Glaucoma is a group of eye diseases that result in damage to the optic nerve and vision loss. Glaucoma is the second leading cause of blindness in the U.S. and the first cause among Black Americans. It affects over 2 million Americans. The disease is more frequent in older people and some forms may be inherited.
The most common type is open-angle glaucoma. Less common types include angle closure glaucoma and normal-tension glaucoma. Open-angle glaucoma develops slowly over time. Peripheral vision may begin to be affected early in the disease. If left untreated, central vision may be compromised and lead to blindness. Angle closure glaucoma can present gradually or suddenly. Vision loss from glaucoma, once it has occurred, is permanent.
Risk factors for glaucoma include increased pressure in the eye, a family history of the condition, migraines, high blood pressure, and obesity. However, some may have high eye pressure for years and never develop damage. Conversely, optic nerve damage may occur with normal pressure, known as normal-tension glaucoma.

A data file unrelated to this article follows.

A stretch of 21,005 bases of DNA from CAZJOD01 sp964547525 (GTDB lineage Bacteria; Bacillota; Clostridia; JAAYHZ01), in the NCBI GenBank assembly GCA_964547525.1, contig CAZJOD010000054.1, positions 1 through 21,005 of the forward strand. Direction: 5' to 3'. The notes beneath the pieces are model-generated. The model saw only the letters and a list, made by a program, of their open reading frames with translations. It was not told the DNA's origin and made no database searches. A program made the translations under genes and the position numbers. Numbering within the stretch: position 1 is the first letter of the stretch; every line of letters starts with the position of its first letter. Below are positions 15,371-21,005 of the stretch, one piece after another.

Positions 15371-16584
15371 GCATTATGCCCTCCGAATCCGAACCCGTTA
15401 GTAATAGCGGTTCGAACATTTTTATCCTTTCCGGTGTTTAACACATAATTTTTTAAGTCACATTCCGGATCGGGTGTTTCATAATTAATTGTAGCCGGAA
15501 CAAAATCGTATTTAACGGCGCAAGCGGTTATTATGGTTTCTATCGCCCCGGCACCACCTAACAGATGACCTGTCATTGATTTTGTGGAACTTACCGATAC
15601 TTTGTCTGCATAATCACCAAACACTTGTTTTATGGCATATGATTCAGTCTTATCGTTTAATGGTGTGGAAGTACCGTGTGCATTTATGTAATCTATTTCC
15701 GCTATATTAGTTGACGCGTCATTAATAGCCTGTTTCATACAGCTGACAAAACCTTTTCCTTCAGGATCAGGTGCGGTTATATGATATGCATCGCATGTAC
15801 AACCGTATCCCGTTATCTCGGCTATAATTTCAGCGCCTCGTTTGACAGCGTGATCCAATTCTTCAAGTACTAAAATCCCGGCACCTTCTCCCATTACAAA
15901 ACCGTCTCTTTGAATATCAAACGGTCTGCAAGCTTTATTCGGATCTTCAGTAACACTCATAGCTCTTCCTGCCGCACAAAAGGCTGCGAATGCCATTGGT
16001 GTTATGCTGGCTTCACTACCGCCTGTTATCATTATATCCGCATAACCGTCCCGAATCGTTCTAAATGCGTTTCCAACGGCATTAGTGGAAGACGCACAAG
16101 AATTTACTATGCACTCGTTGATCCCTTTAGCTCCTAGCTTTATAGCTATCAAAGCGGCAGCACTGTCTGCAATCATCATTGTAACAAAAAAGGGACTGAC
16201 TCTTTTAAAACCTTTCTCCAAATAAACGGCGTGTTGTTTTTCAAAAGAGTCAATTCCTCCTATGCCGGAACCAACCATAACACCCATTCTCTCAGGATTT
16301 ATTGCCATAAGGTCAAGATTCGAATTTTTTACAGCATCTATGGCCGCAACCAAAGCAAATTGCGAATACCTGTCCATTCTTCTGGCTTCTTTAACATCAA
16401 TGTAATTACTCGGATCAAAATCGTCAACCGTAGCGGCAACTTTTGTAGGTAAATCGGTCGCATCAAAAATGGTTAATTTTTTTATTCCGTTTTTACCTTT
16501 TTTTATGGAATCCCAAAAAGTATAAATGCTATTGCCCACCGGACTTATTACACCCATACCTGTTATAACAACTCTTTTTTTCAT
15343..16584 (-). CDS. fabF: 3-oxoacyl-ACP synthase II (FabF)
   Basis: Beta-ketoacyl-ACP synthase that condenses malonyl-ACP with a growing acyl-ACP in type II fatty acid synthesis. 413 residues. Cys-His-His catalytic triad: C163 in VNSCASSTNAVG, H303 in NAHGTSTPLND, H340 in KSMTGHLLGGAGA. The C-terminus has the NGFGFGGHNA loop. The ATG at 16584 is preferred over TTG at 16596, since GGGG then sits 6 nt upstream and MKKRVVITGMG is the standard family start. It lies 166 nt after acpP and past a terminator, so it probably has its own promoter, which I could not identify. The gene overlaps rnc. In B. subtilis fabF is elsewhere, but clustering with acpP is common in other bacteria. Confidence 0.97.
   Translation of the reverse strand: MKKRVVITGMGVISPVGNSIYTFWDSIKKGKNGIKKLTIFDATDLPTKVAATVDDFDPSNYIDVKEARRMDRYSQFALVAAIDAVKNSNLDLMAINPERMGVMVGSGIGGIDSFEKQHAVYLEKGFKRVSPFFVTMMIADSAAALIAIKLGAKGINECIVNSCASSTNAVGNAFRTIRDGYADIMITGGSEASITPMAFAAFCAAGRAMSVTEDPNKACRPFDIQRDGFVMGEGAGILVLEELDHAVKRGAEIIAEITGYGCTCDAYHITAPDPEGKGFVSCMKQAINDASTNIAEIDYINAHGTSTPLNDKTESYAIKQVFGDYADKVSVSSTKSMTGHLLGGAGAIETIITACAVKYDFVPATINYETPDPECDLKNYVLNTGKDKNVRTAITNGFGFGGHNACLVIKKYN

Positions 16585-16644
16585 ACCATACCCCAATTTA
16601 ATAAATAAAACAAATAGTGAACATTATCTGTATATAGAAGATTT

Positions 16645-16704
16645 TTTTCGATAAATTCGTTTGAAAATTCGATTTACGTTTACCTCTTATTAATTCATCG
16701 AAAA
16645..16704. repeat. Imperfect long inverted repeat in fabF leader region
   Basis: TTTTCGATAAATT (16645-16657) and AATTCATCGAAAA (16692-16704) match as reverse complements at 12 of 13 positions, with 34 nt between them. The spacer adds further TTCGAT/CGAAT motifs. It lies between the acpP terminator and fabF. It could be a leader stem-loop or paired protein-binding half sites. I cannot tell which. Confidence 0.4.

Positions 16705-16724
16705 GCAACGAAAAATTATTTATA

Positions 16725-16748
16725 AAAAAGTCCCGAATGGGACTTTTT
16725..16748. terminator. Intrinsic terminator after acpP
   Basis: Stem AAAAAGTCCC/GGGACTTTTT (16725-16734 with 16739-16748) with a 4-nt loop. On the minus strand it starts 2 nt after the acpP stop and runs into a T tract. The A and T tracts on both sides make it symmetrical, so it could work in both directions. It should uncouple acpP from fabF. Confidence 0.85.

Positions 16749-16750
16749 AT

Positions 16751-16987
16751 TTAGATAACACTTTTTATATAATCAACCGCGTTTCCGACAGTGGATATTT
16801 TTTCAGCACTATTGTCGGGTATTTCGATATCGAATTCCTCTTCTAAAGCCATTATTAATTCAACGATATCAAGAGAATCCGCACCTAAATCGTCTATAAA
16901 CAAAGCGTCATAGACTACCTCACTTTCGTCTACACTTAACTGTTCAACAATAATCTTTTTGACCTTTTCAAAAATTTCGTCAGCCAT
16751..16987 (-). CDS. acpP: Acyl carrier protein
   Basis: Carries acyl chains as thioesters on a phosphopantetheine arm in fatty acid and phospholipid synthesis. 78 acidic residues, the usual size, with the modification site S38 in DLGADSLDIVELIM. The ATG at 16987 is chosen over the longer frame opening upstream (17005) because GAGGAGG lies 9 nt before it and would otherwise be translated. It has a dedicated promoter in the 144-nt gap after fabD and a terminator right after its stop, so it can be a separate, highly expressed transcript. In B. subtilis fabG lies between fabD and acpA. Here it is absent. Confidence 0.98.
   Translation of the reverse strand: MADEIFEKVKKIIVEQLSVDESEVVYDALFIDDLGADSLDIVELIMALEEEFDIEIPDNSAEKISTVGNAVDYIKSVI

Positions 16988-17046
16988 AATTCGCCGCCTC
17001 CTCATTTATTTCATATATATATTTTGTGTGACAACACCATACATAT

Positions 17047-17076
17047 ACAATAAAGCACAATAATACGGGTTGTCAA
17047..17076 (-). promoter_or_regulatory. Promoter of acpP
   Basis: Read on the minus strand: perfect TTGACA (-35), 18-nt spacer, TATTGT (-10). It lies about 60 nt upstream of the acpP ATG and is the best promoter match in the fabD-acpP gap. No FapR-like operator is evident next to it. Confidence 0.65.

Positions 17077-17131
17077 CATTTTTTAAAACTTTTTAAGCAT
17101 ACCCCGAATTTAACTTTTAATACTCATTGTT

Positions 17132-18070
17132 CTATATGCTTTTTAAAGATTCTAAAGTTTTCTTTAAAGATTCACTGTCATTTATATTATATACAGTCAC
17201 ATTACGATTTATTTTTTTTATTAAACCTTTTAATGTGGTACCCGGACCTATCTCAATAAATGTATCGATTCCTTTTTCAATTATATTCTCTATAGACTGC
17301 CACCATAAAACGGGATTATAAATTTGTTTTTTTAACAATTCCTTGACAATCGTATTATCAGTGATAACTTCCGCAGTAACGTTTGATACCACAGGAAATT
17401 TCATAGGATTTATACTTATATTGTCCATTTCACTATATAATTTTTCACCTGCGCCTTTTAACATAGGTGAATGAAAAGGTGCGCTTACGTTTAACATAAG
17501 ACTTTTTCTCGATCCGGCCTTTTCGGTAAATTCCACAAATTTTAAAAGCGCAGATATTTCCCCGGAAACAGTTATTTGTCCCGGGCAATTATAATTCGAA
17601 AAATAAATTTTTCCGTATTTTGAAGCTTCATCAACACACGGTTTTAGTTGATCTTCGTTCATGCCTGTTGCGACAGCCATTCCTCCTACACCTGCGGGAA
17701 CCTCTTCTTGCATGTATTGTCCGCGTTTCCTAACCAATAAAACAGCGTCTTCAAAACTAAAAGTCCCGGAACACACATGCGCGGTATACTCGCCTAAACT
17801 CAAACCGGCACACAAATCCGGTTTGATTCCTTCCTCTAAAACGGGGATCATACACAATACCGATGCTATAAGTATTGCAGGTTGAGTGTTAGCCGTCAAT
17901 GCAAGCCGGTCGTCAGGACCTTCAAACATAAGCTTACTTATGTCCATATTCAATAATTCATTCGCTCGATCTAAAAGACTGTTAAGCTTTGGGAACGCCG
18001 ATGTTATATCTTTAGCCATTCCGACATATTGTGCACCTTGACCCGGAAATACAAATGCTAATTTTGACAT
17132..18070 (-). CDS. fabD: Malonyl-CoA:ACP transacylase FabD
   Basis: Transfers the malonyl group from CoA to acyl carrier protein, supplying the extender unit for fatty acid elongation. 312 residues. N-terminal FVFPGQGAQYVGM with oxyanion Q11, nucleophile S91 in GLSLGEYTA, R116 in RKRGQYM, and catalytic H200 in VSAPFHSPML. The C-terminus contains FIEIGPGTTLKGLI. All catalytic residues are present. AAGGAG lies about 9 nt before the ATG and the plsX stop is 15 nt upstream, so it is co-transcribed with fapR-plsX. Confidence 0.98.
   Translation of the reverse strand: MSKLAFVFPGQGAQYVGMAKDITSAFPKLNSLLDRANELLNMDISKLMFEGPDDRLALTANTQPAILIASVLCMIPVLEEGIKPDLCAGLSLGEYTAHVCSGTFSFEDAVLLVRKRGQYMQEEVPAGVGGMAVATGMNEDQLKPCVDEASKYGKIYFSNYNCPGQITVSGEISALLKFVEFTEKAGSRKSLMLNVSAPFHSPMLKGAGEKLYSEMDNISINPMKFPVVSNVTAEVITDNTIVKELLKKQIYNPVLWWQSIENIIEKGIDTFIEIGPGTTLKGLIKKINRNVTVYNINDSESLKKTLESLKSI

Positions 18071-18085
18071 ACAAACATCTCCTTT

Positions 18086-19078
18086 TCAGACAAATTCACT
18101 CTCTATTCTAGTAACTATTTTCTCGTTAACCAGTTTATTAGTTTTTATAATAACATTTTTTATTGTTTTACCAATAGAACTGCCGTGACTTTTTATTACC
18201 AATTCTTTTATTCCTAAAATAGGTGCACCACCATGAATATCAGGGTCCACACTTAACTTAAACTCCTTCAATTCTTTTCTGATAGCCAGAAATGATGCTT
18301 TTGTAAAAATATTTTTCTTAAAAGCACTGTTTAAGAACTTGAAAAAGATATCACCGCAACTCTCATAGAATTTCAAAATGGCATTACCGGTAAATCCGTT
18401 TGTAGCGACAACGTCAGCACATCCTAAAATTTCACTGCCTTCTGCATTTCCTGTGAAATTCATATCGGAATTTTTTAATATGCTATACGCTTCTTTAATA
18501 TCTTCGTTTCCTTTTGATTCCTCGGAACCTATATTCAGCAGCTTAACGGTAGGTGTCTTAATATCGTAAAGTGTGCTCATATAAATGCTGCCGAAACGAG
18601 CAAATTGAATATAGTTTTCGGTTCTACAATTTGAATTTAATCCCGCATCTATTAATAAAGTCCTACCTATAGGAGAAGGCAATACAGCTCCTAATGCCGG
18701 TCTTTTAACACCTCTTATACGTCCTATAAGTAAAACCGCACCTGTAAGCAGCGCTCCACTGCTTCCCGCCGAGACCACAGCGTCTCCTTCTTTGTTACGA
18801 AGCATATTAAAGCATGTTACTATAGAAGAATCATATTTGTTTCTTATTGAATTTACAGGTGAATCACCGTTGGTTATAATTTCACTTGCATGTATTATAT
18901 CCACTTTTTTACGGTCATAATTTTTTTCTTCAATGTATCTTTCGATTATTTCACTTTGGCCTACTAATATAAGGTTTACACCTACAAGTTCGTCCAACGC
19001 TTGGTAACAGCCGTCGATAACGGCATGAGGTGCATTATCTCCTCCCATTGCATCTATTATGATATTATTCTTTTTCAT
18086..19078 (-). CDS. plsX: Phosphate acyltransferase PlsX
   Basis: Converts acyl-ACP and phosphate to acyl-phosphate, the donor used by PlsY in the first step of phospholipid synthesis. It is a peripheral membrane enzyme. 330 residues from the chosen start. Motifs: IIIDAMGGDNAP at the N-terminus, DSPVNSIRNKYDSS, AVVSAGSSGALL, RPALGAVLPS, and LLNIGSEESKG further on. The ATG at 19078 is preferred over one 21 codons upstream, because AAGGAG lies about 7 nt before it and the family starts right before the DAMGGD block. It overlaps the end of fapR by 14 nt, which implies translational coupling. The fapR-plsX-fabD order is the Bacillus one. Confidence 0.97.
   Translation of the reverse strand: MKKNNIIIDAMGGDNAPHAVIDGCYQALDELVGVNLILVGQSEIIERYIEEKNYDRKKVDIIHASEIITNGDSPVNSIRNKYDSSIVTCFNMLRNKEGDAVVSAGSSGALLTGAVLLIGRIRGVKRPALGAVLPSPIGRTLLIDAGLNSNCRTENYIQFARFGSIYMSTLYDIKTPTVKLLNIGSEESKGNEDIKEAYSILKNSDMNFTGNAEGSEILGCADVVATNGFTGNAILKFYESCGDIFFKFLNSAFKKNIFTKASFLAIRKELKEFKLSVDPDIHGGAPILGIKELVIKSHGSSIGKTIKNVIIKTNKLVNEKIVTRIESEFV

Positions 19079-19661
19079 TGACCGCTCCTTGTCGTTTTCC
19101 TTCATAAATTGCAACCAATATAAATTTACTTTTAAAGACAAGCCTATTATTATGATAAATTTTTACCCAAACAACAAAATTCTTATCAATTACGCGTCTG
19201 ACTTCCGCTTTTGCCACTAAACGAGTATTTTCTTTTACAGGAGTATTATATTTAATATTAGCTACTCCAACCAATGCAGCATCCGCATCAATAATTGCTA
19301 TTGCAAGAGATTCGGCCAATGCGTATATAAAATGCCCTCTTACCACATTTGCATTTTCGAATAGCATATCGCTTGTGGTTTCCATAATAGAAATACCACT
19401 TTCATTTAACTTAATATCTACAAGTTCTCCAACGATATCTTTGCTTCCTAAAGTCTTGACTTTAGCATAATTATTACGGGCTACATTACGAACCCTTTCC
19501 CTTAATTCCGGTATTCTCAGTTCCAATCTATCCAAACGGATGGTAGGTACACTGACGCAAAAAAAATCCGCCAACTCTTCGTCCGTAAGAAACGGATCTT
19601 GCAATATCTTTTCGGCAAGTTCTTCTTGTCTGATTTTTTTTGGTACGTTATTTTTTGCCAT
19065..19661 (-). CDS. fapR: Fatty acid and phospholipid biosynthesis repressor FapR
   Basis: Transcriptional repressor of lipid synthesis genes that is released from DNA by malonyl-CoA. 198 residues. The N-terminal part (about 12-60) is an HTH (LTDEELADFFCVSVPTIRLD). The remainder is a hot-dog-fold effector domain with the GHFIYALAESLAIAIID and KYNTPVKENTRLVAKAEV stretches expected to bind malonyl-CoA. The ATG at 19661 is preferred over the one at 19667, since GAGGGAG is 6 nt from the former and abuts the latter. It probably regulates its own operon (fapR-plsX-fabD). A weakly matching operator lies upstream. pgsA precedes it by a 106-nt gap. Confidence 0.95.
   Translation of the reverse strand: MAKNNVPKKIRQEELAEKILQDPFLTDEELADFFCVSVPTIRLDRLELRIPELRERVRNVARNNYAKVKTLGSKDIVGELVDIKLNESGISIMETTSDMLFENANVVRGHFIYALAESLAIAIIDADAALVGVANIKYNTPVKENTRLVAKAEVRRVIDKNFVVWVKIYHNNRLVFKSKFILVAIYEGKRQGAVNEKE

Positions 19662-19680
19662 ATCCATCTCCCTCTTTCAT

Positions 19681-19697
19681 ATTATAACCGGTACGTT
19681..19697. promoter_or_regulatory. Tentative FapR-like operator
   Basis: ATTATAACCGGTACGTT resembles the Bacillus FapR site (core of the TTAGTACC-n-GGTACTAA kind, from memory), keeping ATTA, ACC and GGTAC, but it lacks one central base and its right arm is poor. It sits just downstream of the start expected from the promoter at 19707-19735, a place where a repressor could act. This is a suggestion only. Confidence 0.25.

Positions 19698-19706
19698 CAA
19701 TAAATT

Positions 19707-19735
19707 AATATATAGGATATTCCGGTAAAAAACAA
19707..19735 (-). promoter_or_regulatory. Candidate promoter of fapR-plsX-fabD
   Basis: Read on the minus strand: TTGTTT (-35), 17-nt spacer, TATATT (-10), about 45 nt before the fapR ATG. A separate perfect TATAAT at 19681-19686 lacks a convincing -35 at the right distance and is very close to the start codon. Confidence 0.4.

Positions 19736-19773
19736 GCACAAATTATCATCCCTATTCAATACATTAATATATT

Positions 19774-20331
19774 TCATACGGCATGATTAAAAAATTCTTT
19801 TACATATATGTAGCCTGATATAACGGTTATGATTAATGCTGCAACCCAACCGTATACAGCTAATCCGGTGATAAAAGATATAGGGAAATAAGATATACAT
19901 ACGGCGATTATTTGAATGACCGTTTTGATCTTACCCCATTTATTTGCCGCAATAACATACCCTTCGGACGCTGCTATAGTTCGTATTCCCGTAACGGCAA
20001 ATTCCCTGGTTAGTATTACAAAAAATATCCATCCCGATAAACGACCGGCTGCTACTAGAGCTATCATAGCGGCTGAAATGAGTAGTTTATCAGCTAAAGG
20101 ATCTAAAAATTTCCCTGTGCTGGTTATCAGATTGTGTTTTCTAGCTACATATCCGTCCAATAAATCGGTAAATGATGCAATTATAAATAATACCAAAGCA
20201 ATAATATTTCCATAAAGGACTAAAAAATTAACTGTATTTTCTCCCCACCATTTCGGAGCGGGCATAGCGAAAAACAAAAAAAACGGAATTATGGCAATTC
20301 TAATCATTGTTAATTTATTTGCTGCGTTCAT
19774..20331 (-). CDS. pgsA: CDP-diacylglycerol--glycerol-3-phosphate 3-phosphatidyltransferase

If treated early it is possible to slow or stop the progression of disease. Treatment options include medication, laser treatment, or surgery. The goal of these therapies is to decrease eye pressure. A number of different classes of glaucoma medication are available. Different types of Laser treatments may be effective in both open-angle and narrow angle glaucoma. A number of different glaucoma surgeries may be used in people who do not respond sufficiently to other measures.
Known as “the sneak thief of sight”, glaucoma is often a silent disease until well advanced. We at Hudson Valley Eye Associates offer the latest in glaucoma diagnosis and management. We have state of the art modalities that can evaluate the status of the optic nerve, assess the visual field and anterior chamber angle. Our lasers are housed in the office to treat open and narrow or closed angle glaucoma. Our physicians are highly experienced at glaucoma detection and we urge all our patients to be screened for this treatable disease.
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